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Area of the CrossSection of a Cylindrical Tube
The area of the crosssection of a narrow tube is best determined indirectly from a measurement of the volume of mercury contained in a known length of the tube. The principle of the method is given in Section 9. The tube should first be ground smooth at each end by rubbing on a stone with emerypowder and water, and then very carefully cleaned, first with nitric acid, then with distilled water, then with caustic potash, and finally rinsed with distilled water, and very carefully dried by passing air through it, which has been dried by chloride of calcium tubes.^{(1)} The different liquids may be drawn up the tube by means of an airsyringe. If any trace of moisture remain in the tube, it is very difficult to get all the mercury to run out of it after it has been filled.
and this volume is equal to the product of the area A of the crosssection and the length of the tube. Hence
If the length be measured in centimetres and the weight in grammes, the density being expressed in terms of grammes per c.c., the area will be given in sq. cm. The length of the mercury column is not exactly the length of the tube, in consequence of the fingers closing the tube pressing slightly into it, but the error due to this cause is very small indeed. This gives the mean area of the crosssection, and we may often wish to determine whether or not the area of the section is uniform throughout the length. To do this, carefully clean and dry the tube as before, and, by partly immersing in the trough, introduce a thread of mercury of any convenient length, say about 5 centimetres long. Place the tube along a millimetre scale, and fix it horizontally so that the tube can be seen in a telescope placed about six or eight feet off. By slightly inclining the tube and scale, adjust the thread so that one end of it is as close as possible to the end of the tube, and read its length in the telescope. Displace the thread through 5 cm. and read its length again; and so on, until the thread has travelled the whole length of the tube, taking care that no globules of mercury are left behind. Let l_{1} l_{2}, l_{3} . . . . be the successive lengths of the thread. Then run out the mercury into a beaker, and weigh as before. Let the weight be w, and the density of the mercury be ρ. Then the mean sectional areas of the different portions of the tube are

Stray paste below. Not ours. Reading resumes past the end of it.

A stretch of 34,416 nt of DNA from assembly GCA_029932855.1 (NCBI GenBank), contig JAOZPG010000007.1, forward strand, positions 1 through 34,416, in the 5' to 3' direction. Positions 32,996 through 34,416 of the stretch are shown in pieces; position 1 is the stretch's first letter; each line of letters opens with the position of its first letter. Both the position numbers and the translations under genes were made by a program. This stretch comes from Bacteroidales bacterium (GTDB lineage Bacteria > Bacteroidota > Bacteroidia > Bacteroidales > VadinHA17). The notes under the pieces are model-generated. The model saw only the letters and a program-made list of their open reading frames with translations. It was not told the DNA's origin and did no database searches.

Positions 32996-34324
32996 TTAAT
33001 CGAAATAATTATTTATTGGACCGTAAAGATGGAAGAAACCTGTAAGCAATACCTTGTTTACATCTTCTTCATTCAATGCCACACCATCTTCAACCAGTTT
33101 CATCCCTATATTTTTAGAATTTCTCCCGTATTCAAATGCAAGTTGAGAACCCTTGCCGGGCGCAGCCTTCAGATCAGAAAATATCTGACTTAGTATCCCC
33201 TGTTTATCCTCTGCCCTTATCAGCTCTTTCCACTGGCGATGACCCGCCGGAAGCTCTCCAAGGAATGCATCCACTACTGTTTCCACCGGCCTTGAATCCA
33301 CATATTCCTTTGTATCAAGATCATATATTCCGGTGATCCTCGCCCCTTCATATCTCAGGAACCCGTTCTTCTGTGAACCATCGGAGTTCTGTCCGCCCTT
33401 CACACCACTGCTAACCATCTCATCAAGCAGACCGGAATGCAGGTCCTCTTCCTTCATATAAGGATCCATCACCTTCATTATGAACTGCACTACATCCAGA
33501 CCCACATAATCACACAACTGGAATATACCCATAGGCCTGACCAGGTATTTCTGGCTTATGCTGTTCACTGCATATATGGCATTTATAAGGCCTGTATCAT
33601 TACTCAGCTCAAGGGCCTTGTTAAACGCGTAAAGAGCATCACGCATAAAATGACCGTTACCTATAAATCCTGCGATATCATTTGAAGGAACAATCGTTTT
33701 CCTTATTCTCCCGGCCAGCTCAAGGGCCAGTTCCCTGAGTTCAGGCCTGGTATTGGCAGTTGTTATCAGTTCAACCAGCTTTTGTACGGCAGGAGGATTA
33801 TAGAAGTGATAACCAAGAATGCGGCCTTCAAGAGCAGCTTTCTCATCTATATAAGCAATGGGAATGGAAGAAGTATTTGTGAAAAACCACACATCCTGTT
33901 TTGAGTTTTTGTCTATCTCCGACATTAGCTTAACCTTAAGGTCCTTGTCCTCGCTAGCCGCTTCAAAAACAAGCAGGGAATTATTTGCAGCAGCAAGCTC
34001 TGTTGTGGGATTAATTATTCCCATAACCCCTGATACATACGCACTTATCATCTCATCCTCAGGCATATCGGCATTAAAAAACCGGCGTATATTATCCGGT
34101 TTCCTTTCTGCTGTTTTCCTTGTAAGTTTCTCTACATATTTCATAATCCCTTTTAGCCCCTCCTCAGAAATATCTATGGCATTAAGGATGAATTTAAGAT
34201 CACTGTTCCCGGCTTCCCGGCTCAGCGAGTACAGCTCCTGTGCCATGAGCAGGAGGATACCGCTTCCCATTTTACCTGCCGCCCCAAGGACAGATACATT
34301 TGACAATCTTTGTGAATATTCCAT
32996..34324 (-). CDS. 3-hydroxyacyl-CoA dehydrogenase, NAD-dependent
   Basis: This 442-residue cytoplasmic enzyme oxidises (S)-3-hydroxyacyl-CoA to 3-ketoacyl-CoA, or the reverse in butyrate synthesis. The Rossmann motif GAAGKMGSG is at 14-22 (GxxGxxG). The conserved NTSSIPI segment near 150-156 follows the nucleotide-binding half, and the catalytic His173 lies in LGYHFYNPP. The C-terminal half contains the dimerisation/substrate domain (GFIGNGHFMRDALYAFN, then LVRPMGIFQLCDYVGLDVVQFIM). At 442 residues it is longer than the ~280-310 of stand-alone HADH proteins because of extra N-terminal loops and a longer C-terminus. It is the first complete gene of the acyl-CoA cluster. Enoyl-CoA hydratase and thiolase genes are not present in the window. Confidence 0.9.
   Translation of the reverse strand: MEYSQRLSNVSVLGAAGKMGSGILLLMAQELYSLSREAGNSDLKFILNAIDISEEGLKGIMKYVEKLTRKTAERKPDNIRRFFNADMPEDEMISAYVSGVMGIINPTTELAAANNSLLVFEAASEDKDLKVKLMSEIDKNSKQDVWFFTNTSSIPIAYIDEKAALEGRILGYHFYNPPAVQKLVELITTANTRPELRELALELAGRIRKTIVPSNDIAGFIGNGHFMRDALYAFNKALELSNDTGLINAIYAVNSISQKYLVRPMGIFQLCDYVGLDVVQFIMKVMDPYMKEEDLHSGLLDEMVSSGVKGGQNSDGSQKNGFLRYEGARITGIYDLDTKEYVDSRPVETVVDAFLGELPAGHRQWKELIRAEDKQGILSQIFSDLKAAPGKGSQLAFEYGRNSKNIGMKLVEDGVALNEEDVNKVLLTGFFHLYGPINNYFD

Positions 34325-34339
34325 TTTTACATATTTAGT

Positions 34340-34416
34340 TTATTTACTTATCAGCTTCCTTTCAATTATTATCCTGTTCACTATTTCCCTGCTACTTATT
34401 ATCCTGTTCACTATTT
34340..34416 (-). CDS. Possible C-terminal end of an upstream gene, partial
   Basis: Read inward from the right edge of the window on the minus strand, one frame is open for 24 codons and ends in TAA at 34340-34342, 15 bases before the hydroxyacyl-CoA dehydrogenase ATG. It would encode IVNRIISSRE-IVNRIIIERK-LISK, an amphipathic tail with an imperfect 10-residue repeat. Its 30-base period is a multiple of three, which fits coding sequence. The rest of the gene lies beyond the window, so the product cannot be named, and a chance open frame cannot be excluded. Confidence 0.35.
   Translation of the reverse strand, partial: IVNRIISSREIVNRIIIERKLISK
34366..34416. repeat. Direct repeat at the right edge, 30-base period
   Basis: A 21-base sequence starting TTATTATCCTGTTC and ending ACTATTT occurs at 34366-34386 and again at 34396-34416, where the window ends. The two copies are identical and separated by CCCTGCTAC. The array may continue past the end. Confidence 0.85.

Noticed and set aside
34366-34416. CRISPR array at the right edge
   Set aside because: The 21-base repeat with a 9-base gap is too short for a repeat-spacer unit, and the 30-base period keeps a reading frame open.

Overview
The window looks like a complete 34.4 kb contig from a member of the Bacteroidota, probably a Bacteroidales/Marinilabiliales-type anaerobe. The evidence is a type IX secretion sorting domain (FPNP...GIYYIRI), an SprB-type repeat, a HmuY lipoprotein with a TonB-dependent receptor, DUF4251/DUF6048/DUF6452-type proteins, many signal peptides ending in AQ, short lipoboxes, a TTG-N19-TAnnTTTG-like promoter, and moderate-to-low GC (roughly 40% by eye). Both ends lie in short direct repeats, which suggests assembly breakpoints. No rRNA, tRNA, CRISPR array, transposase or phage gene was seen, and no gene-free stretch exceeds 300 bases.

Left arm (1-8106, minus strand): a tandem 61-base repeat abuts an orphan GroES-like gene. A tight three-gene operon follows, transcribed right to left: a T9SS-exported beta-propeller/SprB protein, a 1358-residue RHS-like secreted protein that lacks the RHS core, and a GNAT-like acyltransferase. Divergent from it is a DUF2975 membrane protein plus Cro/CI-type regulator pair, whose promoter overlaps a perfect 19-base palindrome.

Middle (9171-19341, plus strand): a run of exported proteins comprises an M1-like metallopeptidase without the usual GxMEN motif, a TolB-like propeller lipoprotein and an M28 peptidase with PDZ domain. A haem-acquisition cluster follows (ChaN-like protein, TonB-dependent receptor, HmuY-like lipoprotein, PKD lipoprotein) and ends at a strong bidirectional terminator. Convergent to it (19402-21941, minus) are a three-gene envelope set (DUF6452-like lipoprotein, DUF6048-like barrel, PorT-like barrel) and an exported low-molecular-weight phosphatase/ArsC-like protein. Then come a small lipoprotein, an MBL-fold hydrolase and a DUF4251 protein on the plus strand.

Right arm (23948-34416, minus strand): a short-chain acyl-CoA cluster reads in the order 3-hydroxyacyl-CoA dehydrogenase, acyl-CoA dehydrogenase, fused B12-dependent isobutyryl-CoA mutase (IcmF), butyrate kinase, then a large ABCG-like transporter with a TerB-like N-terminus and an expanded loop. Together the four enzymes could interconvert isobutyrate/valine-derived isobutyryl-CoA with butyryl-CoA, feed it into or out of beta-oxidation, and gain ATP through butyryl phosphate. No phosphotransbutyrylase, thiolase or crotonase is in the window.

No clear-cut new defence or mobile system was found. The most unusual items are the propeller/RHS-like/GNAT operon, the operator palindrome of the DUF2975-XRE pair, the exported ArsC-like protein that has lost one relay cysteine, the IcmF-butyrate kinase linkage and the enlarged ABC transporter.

The mean of all these values of the area should give the mean value of the area as determined above. The accuracy of the measurements may thus be tested. On a piece of millimetre sectional paper of the same length as the tube mark along one line the different points which correspond to the middle points of the thread in its different positions, and along the perpendicular lines through these points mark off lengths representing the corresponding areas of the section, using a scale large enough to show clearly the variations of area at different parts of the length. Join these points by straight lines. Then, the ordinates of the curve to which these straight lines approximate give the crosssection of the tube at any point of its length. Experiment.  Calibrate, and determine the mean area of the given tube. Enter the result thus :  [The results of the calibration are completely expressed by the diagram.]
Mean of the five determinations for calibration 0.409 sq. mm.


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